If you look at the audited financial statement in 2010 and 2009; 2009, they have a loss of nearly 45 million. 2010, they have a loss of 75 million, and cumulative losses over the years of 2010, was 375 million. There was a question on an ongoing concern. The only savior then for them was STI for coming in to buy the debt paper of BDO and pumping in new money to improve the facilities.

If it is true that the Benitezes didn’t want the STI Group to have a say in how it ran the school, it should have used the loan to reinvigorate PWU so that it could generate enough revenues to pay for its debts and it should not have agreed at all to having the loan converted into equity in UNLAD — the company the holds all PWU properties.

For, what is a school without a physical location? Surely, PWU and JASMS can’t exist as an institution that it is without its buildings.

The Benitezes should have been very wary when the STI Group (as Ms. Benitez Brown claims) “suspended charging penalties and interest”, because that doesn’t sound at all as if all its obligations were voided completely or at all. As things usually go, such financial obligations would just accumulate and when payment is demanded, it will be a hefty sum that will be impossible to pay off immediately. Unless of course PWU had been tucking away loan payments and saving it up for the day when the loan payment would be demanded — which apparently isn’t the case.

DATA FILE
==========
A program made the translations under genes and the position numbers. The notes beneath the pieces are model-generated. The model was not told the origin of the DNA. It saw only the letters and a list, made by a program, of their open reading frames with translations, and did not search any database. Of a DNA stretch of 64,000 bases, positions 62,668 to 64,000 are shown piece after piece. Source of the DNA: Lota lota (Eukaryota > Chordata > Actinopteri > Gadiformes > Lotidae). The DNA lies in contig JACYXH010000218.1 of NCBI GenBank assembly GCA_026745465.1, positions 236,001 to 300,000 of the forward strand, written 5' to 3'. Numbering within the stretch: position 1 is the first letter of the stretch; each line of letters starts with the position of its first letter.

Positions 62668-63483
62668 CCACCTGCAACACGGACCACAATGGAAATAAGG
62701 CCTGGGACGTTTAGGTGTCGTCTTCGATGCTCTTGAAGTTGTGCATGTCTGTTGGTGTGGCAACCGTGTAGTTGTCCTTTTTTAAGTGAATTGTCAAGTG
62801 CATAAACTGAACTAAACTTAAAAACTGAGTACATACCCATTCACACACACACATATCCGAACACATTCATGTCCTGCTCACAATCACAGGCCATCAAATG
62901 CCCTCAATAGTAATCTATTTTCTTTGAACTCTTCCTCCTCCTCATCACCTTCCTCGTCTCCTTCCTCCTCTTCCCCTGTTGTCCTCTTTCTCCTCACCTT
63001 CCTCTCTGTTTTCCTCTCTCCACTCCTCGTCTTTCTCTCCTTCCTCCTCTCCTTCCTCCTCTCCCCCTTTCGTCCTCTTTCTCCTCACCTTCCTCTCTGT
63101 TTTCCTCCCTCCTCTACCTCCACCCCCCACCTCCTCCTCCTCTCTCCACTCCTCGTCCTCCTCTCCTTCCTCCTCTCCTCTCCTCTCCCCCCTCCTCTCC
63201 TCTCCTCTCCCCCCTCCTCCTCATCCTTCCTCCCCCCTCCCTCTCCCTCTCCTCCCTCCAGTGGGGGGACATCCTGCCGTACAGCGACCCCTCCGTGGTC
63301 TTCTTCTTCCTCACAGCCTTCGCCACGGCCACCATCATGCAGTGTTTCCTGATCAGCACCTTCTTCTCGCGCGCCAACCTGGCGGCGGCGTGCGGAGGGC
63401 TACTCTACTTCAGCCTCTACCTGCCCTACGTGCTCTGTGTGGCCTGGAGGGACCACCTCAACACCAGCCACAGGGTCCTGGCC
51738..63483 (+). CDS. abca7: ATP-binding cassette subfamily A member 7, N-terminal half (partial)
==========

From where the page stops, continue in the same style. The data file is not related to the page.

Moving on further in Mr. Tanco’s interview, he goes on to point the sorry state of PWU when STI came in:

We have pictures to show you guys what was PWU before we came in. It has improved drastically. Before we came in, they were having hard time paying their salaries and wages. They are having problem paying their utilities. I’m sure it’s been written that there were leaking roofs, and flooding. I think the electricity was not sufficient; there was no air-conditioned room because the lines are too small for the electricity to pass through. We fixed up a lot.

It hurts because probably walang utang na loob after you done all of these, they don’t appreciate it. Not only that they don’t only appreciate it, that they turned the story around. They refuse to face us in a town forum, in a town hall meeting, a gathering. We challenge them if to face me and Nick (Monico Jacob). Whoever they can bring everybody that they want to bring on the forum and we’ll face them. But I think that they avoid it. And it’s kinda sad — you’re claiming yourself to be educator, and you’re totally immoral… how can you teach, how can you be an educator?

Just today, Ms. Benitez Brown came out in a news article saying that the Benitezes were taking the STI Group to court so that it could reach an agreement as to how its debt should be paid.

“Our stand remains, we’re going to pay our debt but we need to settle the issues on a fair, amicable and equitable basis. Let’s sit down and discuss what will be a reasonable return for your money,” she said.

Benitez-Brown said while the family is thankful for the help extended by Tanco that allowed PWU to avert creditor foreclosure, it is contesting the “excessive” amount payable to STI.